Asian parents on dating
In an abusive relationship, there are no options: the only thing to do is to leave, and if that isn't possible, to seek protection.", which is now one of the most widely-read articles on my website.
Readers regularly write me email responses (summarized in a follow-up article) and post their own stories in the Asian kids and parents discussion forum.
My original article portrayed some Asian parents in an extremely negative light, but it never explored their possible motivations.
It presupposed that they were harsh and overbearing, and sternly warned that their parenting style would harm their children.
Even if your parents were part of the middle class back in their home country, their quality of life paled in comparison to the comfort and stability experienced by middle-class American families right after World War II.
A little history lesson: In the decades immediately following World War II, pretty much every Asian country was decimated by the war, still in the Stone Age, led by an oppressive dictator who jailed and killed people at will, or some grotesque combination of the three. Your American friends' parents were going on dates to drive-in movies, grabbing milkshakes at the local diner, dancing to Elvis music, and had no troubles finding employment in their teens and early twenties, regardless of whether they went to a good college (or any college at all, for that matter). No wonder they encourage their kids to go on dates, to have an active social life, and to just go to some college but doesn't matter if it's a top-notch one.
I know it's tempting to go absolutely nuts as soon as you are able to escape your oppressive Asian household, but c'mon, it's so damn cliched, and your peers will think that you're pathetic.) I think Option 2 is noble but destined to fail. Because your parents will never take your words seriously.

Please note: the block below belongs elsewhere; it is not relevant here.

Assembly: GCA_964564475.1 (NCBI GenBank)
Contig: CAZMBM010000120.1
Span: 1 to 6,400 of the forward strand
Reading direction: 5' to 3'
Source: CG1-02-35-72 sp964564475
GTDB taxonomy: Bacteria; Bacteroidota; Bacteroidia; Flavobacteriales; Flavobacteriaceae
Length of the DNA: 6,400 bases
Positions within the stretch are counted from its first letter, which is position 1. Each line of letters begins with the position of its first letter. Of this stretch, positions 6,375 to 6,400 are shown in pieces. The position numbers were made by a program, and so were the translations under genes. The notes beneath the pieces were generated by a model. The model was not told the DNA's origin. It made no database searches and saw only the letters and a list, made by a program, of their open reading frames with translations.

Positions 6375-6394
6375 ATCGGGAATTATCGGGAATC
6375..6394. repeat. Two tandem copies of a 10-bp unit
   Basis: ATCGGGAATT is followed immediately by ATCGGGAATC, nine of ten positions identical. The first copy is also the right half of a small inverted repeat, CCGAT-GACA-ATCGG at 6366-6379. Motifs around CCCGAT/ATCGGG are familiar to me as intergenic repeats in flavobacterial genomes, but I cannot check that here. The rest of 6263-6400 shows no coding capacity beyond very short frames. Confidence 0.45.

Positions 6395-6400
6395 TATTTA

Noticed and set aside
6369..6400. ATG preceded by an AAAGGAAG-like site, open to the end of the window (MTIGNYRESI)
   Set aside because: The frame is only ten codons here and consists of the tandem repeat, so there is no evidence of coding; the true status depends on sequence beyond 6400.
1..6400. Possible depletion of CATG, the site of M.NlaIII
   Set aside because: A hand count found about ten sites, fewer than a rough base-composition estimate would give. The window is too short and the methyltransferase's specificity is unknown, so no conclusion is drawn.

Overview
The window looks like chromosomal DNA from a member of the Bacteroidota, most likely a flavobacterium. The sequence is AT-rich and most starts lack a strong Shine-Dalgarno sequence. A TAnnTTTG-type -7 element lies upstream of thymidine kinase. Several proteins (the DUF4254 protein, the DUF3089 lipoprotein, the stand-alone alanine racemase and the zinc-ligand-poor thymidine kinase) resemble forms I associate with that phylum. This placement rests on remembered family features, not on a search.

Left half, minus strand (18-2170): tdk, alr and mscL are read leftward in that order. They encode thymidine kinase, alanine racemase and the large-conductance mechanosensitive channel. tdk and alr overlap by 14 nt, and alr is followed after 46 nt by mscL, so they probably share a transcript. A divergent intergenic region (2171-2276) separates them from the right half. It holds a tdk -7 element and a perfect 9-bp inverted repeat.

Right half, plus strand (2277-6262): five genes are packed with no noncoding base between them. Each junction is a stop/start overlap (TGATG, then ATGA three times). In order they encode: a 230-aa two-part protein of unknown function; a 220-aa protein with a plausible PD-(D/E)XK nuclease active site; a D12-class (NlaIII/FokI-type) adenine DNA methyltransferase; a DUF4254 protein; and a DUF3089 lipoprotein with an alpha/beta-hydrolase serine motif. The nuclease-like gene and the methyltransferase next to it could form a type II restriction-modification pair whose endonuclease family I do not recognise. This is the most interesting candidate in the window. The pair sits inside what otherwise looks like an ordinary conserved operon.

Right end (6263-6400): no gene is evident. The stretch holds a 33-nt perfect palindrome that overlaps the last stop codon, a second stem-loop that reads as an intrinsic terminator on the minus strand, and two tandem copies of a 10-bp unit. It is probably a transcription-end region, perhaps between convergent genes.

"You mention nothing at all about getting high school or university counsellors, or Child Protective Services (or the local equivalent), or even the police involved, but for many people in abusive relationships, getting an external authority involved is the right thing to do.In this article, I want to attempt to get into the minds of the parents I had previously maligned, to speculate on why they might feel so strongly about topics like their children's choices of college majors and careers.I've drawn much of the material from conversations with and about Chinese immigrants in my parents' generation.Of course, my insights are far from scientific, so the usual disclaimers about anecdotal evidence apply here.So you're a kid currently growing up in a household with overbearing Asian parents, the sort that probably: I'll briefly talk about Options 1 and 2 and then spend the majority of this article on Option 3, which I feel is the only reasonable choice.